Steduto, P. (FAO, Land and Water Division)
|Format of model inputs and outputs||NA|
|Species studied||Cotton, Maize, Potato, Quinoa, Rice, Soybean, Sugar-beet, Sunflower, Tomato, Wheat|
|Execution environment||Stand-alone application|
AquaCrop: FAO's crop water productivity and yield response modelEline Vanuytrecht,Dirk Raes,Pasquale Steduto,Theodore C. Hsiao,Elias Fereres,Lee K. Heng,Marga Garcia Vila,Patricia Mejias MorenoEnvironmental Modelling & Software, 2014 View paper
AquaCrop is a crop growth model developed by the Land and Water Division of FAO to address food security and to assess the effect of environment and management on crop production. AquaCrop simulates yield response to water of herbaceous crops, and is particularly suited to address conditions where water is a key limiting factor in crop production. When designing the model, an optimum balance between simplicity, accuracy and robustness was pursued. To be widely applicable AquaCrop uses only a relatively small number of explicit parameters and mostly-intuitive input-variables requiring simple methods for their determination. On the other hand, the calculation procedures is grounded on basic and often complex biophysical processes to guarantee an accurate simulation of the response of the crop in the plant-soil system.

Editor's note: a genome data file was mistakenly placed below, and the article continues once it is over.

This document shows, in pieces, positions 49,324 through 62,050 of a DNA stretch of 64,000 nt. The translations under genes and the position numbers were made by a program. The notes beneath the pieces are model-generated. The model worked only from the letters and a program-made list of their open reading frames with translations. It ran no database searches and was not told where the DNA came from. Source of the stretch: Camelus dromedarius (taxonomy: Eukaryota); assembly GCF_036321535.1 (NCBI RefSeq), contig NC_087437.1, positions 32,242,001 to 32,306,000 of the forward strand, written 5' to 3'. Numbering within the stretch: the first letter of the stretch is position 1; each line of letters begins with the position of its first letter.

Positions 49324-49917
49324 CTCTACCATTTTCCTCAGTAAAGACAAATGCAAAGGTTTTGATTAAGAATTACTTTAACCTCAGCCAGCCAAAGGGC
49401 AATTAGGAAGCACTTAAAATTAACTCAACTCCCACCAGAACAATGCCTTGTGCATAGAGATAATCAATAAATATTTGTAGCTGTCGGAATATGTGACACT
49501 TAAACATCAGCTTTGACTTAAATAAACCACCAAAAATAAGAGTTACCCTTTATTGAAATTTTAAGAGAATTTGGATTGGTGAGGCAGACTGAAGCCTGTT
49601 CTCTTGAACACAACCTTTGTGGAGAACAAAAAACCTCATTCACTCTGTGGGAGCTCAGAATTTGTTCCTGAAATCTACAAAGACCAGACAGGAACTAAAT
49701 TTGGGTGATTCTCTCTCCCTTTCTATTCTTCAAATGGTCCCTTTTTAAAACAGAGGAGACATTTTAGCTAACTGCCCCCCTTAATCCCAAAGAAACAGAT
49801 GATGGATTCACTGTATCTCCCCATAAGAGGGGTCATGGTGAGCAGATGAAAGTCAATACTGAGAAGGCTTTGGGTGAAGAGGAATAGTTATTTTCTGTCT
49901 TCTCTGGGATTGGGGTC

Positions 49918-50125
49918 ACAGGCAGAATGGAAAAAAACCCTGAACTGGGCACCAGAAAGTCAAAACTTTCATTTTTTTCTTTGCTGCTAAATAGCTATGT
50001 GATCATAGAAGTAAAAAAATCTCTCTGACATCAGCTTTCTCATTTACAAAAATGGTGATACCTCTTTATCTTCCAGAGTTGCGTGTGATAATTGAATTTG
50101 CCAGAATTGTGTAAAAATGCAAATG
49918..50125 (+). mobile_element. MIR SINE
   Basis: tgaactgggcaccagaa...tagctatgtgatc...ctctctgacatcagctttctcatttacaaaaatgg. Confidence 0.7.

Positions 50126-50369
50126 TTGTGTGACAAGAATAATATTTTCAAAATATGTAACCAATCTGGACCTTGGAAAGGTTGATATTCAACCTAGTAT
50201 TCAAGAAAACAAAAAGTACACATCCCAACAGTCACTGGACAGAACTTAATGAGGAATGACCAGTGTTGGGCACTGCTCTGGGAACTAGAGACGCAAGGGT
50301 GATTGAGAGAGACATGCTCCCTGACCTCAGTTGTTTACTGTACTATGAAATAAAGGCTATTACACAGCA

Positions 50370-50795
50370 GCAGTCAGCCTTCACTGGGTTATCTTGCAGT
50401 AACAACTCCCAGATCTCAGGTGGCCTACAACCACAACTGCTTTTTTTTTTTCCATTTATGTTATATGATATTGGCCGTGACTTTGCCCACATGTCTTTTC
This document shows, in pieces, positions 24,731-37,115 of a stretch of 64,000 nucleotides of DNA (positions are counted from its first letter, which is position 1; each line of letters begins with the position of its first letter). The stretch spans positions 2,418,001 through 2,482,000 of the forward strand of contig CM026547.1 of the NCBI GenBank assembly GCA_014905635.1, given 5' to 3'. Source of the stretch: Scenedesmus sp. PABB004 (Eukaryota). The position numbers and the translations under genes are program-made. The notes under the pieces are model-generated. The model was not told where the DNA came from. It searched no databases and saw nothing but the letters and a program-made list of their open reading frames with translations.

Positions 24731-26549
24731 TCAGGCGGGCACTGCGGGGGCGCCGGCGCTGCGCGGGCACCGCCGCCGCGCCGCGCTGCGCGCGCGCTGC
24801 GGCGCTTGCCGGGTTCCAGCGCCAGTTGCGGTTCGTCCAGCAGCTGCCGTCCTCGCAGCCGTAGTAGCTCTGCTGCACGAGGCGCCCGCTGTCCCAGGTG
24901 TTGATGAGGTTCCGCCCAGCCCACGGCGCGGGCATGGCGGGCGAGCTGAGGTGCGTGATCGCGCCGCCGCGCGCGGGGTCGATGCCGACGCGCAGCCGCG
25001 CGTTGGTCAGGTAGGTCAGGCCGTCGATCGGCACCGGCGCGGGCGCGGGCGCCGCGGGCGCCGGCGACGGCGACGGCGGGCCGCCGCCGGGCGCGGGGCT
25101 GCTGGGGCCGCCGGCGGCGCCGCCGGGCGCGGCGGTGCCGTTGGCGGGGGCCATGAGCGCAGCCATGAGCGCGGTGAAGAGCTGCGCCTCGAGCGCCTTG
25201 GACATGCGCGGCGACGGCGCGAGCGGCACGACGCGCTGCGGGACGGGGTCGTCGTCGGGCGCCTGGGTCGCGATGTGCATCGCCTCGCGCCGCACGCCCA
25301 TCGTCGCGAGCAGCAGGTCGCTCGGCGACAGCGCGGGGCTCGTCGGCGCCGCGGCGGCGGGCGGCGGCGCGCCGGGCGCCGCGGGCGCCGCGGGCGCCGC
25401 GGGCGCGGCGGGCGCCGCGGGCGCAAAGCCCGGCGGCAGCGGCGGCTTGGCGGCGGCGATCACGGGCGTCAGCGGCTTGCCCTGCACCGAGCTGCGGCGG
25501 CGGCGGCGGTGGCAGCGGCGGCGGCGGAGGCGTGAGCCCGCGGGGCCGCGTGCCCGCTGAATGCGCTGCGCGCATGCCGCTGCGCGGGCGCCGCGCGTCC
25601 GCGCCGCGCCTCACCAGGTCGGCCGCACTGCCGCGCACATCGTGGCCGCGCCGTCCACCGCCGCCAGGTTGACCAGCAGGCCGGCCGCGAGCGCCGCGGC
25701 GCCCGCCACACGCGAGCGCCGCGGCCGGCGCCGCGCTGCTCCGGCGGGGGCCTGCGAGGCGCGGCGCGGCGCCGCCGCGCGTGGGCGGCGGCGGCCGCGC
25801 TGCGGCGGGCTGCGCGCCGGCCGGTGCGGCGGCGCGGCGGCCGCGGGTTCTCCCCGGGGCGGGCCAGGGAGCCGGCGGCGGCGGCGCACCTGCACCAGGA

Some case studies
AquaCrop can be used as a planning tool and to assist management decisions in both irrigated and rainfed agriculture.
AquaCrop is particularly useful for:
- understanding crop responses to environmental change (i.e. as an educational tool)
- comparing attainable and actual yields in fields, farms and regions
- identifying constraints to crop production and water productivity (e.g. as a benchmarking tool)
- developing irrigation schedules for maximum production (e.g. seasonal strategies and operational decision-making, and for climate scenarios)
- developing strategies under water-deficit conditions to maximize water productivity through: irrigation strategies (e.g. deficit irrigation), crop and management practices (e.g. adjusting planting dates, cultivar selection, fertilization management, the use of mulches, and rainwater harvesting)
- studying the effect of climate change on food production (for example by running AquaCrop with both historical and future weather conditions)
- analysing scenarios useful for water administrators and managers, economists, policy analysts and scientists (i.e. planning purposes)
- supporting decision-making on water allocations and other water policies.